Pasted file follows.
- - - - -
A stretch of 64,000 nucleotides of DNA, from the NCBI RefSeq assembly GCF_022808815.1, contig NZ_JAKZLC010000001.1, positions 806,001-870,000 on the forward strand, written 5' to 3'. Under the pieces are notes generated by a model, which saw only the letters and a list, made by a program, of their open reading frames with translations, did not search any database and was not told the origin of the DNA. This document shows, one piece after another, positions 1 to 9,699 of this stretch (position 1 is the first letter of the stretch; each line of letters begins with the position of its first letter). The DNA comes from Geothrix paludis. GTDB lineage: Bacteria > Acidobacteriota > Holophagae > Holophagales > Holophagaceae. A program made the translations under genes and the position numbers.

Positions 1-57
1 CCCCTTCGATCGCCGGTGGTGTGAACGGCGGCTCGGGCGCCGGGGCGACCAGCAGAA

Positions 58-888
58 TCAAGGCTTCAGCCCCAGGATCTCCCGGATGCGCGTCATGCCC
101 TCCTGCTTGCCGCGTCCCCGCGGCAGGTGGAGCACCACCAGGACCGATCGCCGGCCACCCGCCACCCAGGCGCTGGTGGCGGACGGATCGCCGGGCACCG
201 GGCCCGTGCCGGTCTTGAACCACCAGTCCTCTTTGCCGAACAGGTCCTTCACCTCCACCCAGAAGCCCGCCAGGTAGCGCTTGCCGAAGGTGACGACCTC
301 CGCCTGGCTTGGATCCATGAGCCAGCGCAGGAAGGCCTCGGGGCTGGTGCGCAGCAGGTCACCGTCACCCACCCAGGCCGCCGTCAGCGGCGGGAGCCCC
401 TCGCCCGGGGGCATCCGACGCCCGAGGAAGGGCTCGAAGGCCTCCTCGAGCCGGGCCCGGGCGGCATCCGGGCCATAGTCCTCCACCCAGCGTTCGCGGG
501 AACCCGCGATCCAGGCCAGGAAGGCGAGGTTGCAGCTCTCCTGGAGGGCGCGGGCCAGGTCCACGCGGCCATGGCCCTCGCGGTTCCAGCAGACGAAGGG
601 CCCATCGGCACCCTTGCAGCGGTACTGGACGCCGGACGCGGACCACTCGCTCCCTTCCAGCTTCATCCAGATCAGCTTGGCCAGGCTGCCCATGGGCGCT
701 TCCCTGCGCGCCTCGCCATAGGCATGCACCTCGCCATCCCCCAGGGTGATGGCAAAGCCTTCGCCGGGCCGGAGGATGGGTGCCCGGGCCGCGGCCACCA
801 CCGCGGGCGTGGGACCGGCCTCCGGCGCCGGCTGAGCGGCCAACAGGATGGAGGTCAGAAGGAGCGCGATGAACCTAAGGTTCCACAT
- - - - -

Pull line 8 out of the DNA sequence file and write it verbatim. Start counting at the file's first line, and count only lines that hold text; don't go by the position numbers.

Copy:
301 CGCCTGGCTTGGATCCATGAGCCAGCGCAGGAAGGCCTCGGGGCTGGTGCGCAGCAGGTCACCGTCACCCACCCAGGCCGCCGTCAGCGGCGGGAGCCCC